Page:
The areas of research are the broader context of health research at the University of Bristol. The Institute supports research that crosses disciplines to deliver impact.
Bioethics and Health Law
Our researchers are world leaders in health ethics and law. Based in several of our faculties our experts conduct empirical and theoretical research with impact on clinical decision-making, research, and policy.
Our leading engineering academics are addressing many of society's grand challenges in advanced healthcare.
The University has world-class imaging facilities spanning scales from atomic force microscopy (AFM) and holographic optical tweezer microscopes, through light and electron microscopes to human clinical imaging in our Clinical Research Imaging Centre and other NHS based facilities.
Informatics is concerned with the challenges and opportunities arising from having unprecedented amounts of data available in computer-readable form. Informatics research at the University crosses disciplines and harnesses the power of big data.
The overarching aim of this diverse, interdisciplinary activity is to pioneer innovative chemically based approaches to new forms of soft and hard multi-functional matter organised over a range of length scales in order to achieve a deeper understanding of its behaviour and emergent properties. Development of synthetic and natural materials used in biomedical applications contributes to significant improvements in healthcare.
The Statistics group carries out research on many aspects of this science: methods for the analysis of data, and computational techniques for performing this analysis. The applications of this research are many and varied, ranging from the analysis of solar flares to robot navigation, from genetic research to signal processing. Advanced mathematics is vital for developing quantitative and theoretical approaches in biology and medicine.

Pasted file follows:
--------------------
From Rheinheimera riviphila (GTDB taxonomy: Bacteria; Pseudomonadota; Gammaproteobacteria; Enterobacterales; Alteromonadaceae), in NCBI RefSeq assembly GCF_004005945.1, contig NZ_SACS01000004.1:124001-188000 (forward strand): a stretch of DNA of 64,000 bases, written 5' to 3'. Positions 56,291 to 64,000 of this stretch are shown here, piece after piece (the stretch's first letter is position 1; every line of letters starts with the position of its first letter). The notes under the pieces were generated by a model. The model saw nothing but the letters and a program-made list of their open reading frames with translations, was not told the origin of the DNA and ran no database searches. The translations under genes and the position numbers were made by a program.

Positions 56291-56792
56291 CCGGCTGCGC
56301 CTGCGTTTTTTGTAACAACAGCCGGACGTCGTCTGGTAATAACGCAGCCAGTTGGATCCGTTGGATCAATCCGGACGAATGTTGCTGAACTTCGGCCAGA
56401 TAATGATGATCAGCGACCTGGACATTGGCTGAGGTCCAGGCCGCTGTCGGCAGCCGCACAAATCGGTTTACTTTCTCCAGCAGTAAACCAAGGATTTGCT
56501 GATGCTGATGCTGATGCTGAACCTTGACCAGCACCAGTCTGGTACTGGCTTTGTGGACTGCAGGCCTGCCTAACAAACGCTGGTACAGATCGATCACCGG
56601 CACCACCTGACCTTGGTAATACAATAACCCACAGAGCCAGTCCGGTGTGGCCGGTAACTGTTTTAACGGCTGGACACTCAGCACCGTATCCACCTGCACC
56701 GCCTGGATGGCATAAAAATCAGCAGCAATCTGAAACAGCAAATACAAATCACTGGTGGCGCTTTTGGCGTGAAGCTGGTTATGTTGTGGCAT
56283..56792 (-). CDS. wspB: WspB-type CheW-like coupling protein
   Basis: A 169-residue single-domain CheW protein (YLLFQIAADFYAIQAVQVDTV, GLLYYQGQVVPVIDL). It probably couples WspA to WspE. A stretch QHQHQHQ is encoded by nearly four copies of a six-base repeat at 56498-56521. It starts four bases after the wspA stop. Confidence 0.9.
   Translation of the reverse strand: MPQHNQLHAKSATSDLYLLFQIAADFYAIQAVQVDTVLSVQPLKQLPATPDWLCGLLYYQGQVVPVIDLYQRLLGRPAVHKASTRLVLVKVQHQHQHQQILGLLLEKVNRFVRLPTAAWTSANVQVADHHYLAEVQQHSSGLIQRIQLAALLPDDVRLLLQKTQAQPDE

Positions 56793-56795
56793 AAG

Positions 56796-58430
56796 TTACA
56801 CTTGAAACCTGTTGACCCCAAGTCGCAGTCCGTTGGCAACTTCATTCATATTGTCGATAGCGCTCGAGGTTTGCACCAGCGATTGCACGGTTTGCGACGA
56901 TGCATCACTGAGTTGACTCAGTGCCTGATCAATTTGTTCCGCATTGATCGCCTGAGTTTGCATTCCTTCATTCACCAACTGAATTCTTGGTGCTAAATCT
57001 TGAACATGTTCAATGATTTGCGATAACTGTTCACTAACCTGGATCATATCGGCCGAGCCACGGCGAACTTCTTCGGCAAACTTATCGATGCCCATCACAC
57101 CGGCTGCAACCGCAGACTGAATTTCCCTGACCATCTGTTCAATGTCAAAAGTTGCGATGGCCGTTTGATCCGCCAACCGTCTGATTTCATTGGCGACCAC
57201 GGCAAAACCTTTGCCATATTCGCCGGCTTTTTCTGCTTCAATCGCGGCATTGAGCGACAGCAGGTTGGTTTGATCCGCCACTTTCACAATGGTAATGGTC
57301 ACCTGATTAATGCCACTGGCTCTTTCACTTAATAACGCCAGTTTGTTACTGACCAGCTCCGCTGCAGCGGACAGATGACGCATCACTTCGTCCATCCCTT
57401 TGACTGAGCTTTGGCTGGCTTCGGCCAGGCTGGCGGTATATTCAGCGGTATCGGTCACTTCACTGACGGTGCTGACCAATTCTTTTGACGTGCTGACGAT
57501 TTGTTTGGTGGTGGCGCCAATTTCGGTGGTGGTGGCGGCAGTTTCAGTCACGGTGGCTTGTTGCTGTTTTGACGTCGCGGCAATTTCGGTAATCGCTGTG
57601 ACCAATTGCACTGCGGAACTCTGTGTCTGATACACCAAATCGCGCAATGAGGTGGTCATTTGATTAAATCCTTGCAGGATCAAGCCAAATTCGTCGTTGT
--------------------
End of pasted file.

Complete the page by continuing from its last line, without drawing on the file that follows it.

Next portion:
The medical humanities, as a disciplinary field, offers one route towards a more mature understanding of illness and the scientific basis of its alleviation. It draws on a wide range of academic disciplines that have sought to portray and question the nature of medicine. Its principal fields are literature, philosophy, social anthropology and history. A new centre for Health Humanities has just opened at the University of Bristol.
Trial infrastructure at Bristol includes two UK CRC / NCRI accredited trials units: The Clinical Trials Evaluation Unit (CTEU); and Bristol Randomised Trials Collaboration (BRTC). Additional enabling infrastructure includes the MRC ConDuCT (COllaboration and iNnovation in DifficUlt and complex randomised Controlled Trials) methodology hub, and the Royal College of Surgeons’ Bristol Surgical Trials Centre.
The Nanoscience and Quantum Information research theme harnesses a broad range of the University’s medical, scientific and engineering expertise. Interdisciplinary work across the theme stimulates advances in these fields that are widely anticipated to be critical to future developments in health research.
Particle physicists have a range of methodologies on their hands that can be useful in biomedical research including developing new data recording technologies, building electronic and computing systems to handle large data streams, developing software to perform fast statistical analysis across very large data samples and perform real time analysis of big data.
The Astrophysics Group is active in several research areas. It specializes in cosmology, the formation of clusters and galaxies, active galaxies, high-energy astrophysical processes, and the formation of extrasolar planets. It also offers signal processing, high-resolution imaging, data manipulation and visualisation techniques that can be applied in biomedical research.
Our academics are internationally recognised leaders in their fields producing world-class research across the social sciences and law. Health related research strengths include in particular policy studies, health and social care, exercise and nutrition, and law.
Chemical synthesis, in its very broadest sense, remains a vital and central activity, and the symbiotic interaction between new synthetic methodology, total synthesis, molecular function and application is a central but broad based theme. Synthetic chemistry is central to the advancement of medicine and the life sciences, for example, in development of new drugs.
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